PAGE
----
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4:30 p.m. UPDATE: The Intel Q3 earnings (Nasdaq: INTC) beat expectations and showed further progress in two key areas, the Data Center Group and the Internet of Things Group.
Q3 2015 revenue was $14.5 billion, beating Wall Street forecasts for sales of $14.23 billion. That's slightly below the $14.6 billion reported in the same quarter last year.
Earnings per share (EPS) was $0.64, which bested expectations for $0.59 a share. EPS was down 3% year over year. Gross margin also slipped a bit, from 65% last year to 63% in Q3 2015.
Intel stock was holding steady at about $32 in after-hours trading.
Part of the reason for the beat was a better than expected performance from PC chip sales, which rose 13% from the previous quarter to $8.5 billion even though sales fell 7% year over year. It's an indication the new Skylake chips are gaining traction – a good sign for Q4 earnings.
The Data Center Group had the strongest showing with a 12% increase in revenue to $4.1 billion. The Internet of Things Group also did well, with revenue up 10%, to $581 million, from the year-ago quarter.
Previous story follows…
Intel earnings for Q3 2015 come out today among unenthusiastic expectations – but now's the time to be bullish on Intel stock (Nasdaq: INTC).
For the Intel Q3 earnings, Wall Street forecasts the company to earn $0.59 a share on revenue of $14.23 billion. That would be a 10.6% drop in EPS from the same period a year ago and a 2.2% decline in revenue.
You see, Intel famously missed out on the mobile revolution and has paid the price in the past few years as PC sales have declined.
But Intel learned its lesson and several years ago set about developing new chip technologies targeted at computing's future – mobile, data centers (cloud computing), wearable tech, and the Internet of Things.
Now that strategy shift is on the verge of fruition, as more of the company's new chip technology finds its way into shipping products.
Over the past two years, the company has debuted these new chip initiatives, with two of the biggest coming this year.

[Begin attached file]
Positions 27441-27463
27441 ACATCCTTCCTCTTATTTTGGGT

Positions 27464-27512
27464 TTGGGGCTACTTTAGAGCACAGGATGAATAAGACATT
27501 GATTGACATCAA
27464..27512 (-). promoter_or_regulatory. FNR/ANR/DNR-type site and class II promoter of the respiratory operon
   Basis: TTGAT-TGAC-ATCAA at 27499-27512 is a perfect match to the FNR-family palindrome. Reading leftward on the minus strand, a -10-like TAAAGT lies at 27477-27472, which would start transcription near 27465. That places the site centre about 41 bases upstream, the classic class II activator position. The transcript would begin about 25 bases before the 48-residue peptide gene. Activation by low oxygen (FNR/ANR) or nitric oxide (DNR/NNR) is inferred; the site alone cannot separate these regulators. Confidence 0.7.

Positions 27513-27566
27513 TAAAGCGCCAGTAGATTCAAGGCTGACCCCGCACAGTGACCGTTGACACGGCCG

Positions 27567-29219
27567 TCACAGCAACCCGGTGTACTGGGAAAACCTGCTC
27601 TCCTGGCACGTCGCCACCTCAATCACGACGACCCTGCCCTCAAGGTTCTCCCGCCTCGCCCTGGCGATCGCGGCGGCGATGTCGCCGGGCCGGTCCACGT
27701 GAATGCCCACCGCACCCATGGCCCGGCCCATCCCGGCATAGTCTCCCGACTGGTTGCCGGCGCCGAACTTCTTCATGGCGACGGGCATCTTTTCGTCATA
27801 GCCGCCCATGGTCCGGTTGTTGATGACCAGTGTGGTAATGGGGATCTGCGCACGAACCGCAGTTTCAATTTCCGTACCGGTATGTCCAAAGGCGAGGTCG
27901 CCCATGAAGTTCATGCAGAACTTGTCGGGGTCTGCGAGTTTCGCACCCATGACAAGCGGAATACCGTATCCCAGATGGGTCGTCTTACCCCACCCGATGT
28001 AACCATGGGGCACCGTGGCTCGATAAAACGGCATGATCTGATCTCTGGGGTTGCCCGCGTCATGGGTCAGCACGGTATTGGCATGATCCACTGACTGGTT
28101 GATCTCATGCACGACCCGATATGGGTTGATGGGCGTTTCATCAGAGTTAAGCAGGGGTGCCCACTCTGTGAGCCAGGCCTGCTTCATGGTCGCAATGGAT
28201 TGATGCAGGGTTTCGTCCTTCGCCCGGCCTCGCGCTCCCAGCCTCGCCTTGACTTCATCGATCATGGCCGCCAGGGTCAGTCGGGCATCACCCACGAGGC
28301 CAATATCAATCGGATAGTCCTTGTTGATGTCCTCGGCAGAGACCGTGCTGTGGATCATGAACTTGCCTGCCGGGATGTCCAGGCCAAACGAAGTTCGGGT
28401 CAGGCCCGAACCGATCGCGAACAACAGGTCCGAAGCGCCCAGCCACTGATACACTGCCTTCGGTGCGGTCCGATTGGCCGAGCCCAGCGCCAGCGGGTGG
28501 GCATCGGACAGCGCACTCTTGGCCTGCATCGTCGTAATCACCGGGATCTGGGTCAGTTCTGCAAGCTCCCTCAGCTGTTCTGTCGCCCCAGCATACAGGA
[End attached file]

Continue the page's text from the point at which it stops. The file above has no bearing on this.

As these new products gain traction among hardware makers, Intel's earnings will rise – and the INTC stock price along with it.
In fact, regardless of Intel Q3 earnings results today, there are four big reasons we're bullish on INTC stock now…
Intel Q3 Earnings Today Fail to Show This Full Potential
- Data Centers/Cloud Computing – Intel dominates the data center market with a 98% share. It accounts for 30% of revenue and 64% of profits. It's growing – and the April acquisition of Altera Corp. (Nasdaq: ALTR) brings specialized chip technology that will prove huge for this revenue.
- PCs/Tablets/Hybrids – While Intel has ruled the PC market since the 1980s, it has struggled in the tablet market. But the new Skylake chips introduced in September change the equation – and will add significant growth to Intel's bottom line.
- Internet of Things – The installed base of IoT devices is expected to grow from 10 billion today to 30 billion by 2020. And research firm IoT Analytics sees Intel at the top of the list of companies reaping the most benefit.
- NAND Memory – Intel also has developed a new kind of NAND memory technology, 3D XPoint, as part of a partnership with Micron Technology Inc. (Nasdaq: MU). The new technology was unveiled in July. NAND memory accounts for only 8% of Intel's revenue. But with just 7% of the market and a breakthrough new technology, NAND memory will become a key growth area for Intel in the years ahead.
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About the Author
David Zeiler, Associate Editor for Money Morning at Money Map Press, has been a journalist for more than 35 years, including 18 spent at The Baltimore Sun. He has worked as a writer, editor, and page designer at different times in his career. He's interviewed a number of well-known personalities - ranging from punk rock icon Joey Ramone to Apple Inc. co-founder Steve Wozniak.
Over the course of his journalistic career, Dave has covered many diverse subjects. Since arriving at Money Morning in 2011, he has focused primarily on technology. He's an expert on both Apple and cryptocurrencies. He started writing about Apple for The Sun in the mid-1990s, and had an Apple blog on The Sun's web site from 2007-2009. Dave's been writing about Bitcoin since 2011 - long before most people had even heard of it. He even mined it for a short time.
Dave has a BA in English and Mass Communications from Loyola University Maryland.